Now we’re going to talk about ICD-9. I have my 2013 already. In October of 2014 we’ll be switching to ICD-10, so two more years. A lot of people are like, “Should I even bother to take the exam?” or “Should I just wait until ICD-10 comes out?” My feeling is this: the guidelines are the guidelines. They are not changing that much for ICD-10. It’s the format of the codes that are changing. It is a big change, but you still need to know how to use the index right, how to be led by the instructions; it tells you to code also or code first. All of that is going to remain the same, but they are different codes because it’s a different structure. Don’t feel like you’re wasting your time learning and understanding and mastering ICD-9 because all the guidelines apply.
The CPC exam, volumes 1 and 2 are what we’re going to be using. There’s actually a third volume for inpatient hospital coders. That’s actually what they use for procedures. They don’t use CPT. They use ICD volume 3. This is a general knowledge question, just know that there’re three volumes. Back in the day, they literally had three-bound volumes on the bookshelf. When they were going to code a diagnosis code, they would start with volume 2 which was the index. If you think of most books that have an index, the index is in the back, right? It helps you to find information in the front of the book. It was the same way with ICD. Volume two was the index. What would invariably happen though is the index is pretty good and would point them to a code. They would just use that, and they’d stop. They want to go verify in volume 1, which is the tabular. Which now we know with the code to the highest level of specificity, we need to do both steps. We need to start with volume 2, the index, and go to volume 1, the tabular.
CPC Exam | Blitz Training 2013 | ICD9 – Video
Now, a personal pet peeve of mine is that the publishers, I think they just want to do something new every year. Check your publisher. What do you have first? Which shows up first, volume 2 or volume 1? Does your index show up first or where the codes live show up first?
Speaker: Now, we have to train our brain that volume two comes first then volume one, because God forbid, they ask you a general question. How many volumes of ICD are there? You could get it wrong if you’re just thinking that it goes in logical order, volume one and volume two. We couldn’t figure out to use the back of the book to go to the front, every other book in the library. No. They had to switch it. Anyway, be aware of that. I will say index and tabular or alpha index and tabular. I tend to say, “Where the codes live” is for the tabular, because the goal is to get there and confirm. Be aware there are two volumes.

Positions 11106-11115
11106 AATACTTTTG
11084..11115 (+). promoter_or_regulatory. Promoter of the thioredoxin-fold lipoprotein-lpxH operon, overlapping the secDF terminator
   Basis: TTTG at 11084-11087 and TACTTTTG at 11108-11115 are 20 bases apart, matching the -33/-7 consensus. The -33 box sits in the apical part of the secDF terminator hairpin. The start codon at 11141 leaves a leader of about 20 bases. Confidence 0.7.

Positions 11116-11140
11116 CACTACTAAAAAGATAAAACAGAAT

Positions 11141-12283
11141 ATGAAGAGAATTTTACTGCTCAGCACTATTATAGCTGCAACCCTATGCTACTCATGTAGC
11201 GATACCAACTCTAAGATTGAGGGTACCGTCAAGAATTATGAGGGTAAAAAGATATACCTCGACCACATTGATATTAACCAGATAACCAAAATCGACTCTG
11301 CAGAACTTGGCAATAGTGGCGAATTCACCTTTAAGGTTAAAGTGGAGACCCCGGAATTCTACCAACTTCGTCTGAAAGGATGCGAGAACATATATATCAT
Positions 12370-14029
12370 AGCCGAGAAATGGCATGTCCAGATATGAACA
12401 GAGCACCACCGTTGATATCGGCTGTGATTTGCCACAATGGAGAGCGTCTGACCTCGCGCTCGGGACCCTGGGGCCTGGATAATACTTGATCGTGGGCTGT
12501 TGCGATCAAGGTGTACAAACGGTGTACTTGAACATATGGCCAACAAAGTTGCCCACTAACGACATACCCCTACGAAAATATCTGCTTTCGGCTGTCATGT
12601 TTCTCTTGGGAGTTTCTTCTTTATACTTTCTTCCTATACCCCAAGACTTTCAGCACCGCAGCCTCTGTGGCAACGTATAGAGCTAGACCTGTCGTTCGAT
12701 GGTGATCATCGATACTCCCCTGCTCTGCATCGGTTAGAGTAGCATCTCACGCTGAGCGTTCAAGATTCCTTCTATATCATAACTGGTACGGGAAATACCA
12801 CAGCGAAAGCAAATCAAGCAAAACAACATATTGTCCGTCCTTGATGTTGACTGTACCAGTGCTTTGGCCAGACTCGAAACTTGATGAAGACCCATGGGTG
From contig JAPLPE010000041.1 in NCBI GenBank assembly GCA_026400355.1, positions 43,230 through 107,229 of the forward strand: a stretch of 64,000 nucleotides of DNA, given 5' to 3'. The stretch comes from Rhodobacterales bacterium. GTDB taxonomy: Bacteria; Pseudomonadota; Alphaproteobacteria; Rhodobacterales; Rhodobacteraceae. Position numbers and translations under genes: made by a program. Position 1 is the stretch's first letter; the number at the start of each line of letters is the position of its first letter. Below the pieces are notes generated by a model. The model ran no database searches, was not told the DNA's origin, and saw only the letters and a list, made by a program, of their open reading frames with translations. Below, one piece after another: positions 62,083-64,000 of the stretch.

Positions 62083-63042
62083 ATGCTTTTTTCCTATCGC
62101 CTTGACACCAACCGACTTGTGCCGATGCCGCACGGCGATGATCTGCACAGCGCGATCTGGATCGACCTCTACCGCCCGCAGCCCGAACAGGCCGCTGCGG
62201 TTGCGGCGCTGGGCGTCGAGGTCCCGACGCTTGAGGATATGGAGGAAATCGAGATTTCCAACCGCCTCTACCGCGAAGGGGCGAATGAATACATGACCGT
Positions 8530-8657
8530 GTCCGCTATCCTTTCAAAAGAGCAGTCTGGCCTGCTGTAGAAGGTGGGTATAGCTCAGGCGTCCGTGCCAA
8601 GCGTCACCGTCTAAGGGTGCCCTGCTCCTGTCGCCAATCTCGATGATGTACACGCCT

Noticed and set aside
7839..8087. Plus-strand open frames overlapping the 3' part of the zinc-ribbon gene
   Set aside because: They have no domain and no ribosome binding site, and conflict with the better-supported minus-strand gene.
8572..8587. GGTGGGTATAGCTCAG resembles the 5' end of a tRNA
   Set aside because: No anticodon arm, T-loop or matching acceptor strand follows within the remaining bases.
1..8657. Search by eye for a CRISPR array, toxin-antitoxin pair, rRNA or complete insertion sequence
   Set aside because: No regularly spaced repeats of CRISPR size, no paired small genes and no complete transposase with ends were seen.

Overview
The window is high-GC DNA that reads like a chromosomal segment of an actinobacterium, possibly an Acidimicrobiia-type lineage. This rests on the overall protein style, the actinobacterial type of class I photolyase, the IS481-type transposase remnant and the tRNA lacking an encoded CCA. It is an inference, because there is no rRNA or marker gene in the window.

Now, volume one, which is in the back of your book where the codes live, are 17 chapters based pretty much on, it starts with infectious diseases. It goes throughout the organ systems, digestive, mental health codes, ends with injury of our chapter 17 in signs and symptoms. Then, there’s a V-Code chapter and an E-Code chapter. It ends with the appendices. There are five key appendices.
I don’t know about yours, but mine does not have a table of contents. It’s all meshed together. Of all the books that you probably want to tab, ICD is the main one. I wouldn’t tab where all the chapters start. It doesn’t matter because again, on the board exam, your job is what? To look up the best of the possible answers. You’re going to look up to codes. You’re going to want to flip. You don’t really want to put tabs on the side of your book. You’re just going to flip to the numerical order to get there. It doesn’t matter what chapter, because you’re not going to “Okay, that’s a chapter 15 code. Let me go to chapter…” No. You’re not going to do that. You’re going to flip and get to the code number. It’s really not necessary to do that. I would tab where the V-Code start and where the E-Code start because sometimes you do need to get there separately and quickly.
Volume 2 is the Index, now usually in the front of the book. There’re actually three sections to volume two. I would tab those as well. The Index to Diseases, which is basically where we look up things, headache, etc. In the middle, there is the Table of Drugs and Chemicals. The third section is Index to E Codes. A lot of coders, even experienced coders, did not realize that the E-Codes had their own index. Sometimes, if they were just flipping, they would accidentally get in the E-Code index, and then they are, “Wait a minute, where am I? This does look familiar.” They would close the book and start again. “Okay. Now I’m…” That’s what was happening. I, personally, am not a fan of the E-Code Index because I don’t feel like they use words that we use in everyday life. For example, if someone has had an accident on their bike, they say “pedal cyclist.” We’re going, “Oh, I know, pedal cyclist.” We’re going to be looking of bike, bicycle. I’m going to show you a tip for that in a minute.
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